When we fight against our lower desires, we sometimes succeed. But our mind frequently undermines our success: “What’s the big deal? You resisted temptation today, but you will be tempted again: tomorrow, the day after and the day after that. How long can you resist? You will succumb eventually.”
Yes, a small victory in sense control doesn’t mean we have become self-controlled. But that doesn’t mean small victories count for nothing; they count, as stepping stones to a big victory, just as small steps count in covering a long distance. The Bhagavad-gita (06.25) urges us to use our intellectual conviction to gradually, step-by-step, fix our mind on spiritual reality.
Applying this incremental approach, we can celebrate our small victories – celebrate not egoistically, “Just see how self-controlled I am,” but gratefully, “If I strive earnestly for self-control by practicing bhakti-yoga, I can actually get absorbed in Krishna and resist temptation. Bhakti’s higher taste is for real.”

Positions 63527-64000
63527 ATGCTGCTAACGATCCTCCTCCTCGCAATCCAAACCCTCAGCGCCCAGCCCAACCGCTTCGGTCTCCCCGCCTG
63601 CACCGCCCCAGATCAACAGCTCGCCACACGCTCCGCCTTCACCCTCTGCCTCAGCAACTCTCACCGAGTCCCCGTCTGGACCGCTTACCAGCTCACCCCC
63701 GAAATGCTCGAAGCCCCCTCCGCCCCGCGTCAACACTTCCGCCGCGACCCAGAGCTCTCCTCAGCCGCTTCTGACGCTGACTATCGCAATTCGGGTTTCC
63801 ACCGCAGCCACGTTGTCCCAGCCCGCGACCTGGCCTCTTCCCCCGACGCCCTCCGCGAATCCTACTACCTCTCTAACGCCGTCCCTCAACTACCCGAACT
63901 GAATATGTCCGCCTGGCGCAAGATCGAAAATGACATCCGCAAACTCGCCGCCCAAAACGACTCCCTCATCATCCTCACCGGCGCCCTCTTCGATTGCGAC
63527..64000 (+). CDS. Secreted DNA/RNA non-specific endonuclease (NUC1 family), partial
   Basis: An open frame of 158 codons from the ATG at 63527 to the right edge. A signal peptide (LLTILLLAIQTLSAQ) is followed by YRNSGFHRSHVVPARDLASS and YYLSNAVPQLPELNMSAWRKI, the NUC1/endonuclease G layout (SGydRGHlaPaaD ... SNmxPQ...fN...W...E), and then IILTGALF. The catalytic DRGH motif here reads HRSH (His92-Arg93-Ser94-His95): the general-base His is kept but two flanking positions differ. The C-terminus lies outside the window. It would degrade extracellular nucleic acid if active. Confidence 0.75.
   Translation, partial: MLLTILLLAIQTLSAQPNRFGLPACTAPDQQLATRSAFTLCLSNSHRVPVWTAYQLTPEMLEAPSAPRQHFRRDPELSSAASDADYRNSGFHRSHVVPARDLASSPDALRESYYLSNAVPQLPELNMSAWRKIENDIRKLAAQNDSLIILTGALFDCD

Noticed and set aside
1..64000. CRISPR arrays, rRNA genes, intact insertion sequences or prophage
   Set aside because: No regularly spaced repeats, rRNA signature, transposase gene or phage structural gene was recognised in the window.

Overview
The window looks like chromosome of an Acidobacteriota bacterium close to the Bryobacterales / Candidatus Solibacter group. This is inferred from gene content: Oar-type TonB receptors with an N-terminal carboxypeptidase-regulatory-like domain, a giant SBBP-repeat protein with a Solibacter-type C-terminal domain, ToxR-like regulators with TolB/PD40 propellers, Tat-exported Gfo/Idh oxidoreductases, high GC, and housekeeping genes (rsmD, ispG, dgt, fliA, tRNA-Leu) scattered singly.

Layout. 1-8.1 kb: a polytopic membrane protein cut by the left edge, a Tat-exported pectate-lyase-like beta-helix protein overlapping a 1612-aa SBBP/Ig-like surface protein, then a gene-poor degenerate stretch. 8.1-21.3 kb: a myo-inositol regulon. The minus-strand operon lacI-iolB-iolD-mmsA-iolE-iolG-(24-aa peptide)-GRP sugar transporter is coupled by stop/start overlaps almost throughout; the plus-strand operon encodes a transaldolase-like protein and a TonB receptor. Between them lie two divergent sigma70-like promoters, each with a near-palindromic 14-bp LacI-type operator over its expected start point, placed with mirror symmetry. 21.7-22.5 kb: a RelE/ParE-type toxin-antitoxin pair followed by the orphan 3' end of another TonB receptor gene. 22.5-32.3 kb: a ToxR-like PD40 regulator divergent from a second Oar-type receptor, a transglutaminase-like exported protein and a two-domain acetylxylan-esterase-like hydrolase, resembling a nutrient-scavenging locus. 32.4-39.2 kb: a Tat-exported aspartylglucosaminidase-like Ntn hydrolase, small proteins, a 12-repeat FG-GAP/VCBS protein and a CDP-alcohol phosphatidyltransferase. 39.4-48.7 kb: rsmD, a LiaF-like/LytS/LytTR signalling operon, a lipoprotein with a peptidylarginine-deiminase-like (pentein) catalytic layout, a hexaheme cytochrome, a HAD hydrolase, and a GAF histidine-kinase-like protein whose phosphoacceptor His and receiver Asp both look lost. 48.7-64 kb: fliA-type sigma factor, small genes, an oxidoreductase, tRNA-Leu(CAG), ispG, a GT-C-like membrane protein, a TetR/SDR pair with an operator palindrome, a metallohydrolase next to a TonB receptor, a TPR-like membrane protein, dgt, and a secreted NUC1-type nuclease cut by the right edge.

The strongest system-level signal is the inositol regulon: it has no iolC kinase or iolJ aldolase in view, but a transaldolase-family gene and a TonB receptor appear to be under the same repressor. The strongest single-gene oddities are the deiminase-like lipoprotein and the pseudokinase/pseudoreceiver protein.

While striving for self-mastery, we need encouragement. And we can get immense encouragement by experiencing that we have been able to exercise, even if to a modest degree, the self-regulation that we had earlier thought impossible. When our efforts and Krishna’s grace have manifested such evidence in the form of our small victory, why let our mischievous mind deny that evidence’s significance?
After all, lifelong self-control is nothing but the act of daily self-control repeated lifelong. With this positive attitude, we can turn the mind’s argument on its head: “If I can resist temptation today, I can resist it tomorrow too. And it may even become easier tomorrow as I start relishing the freedom coming from self-control and the joy coming from uninterrupted absorption in Krishna.”
By such affirmative reflection, we can march humbly yet confidently towards self-mastery and pure devotion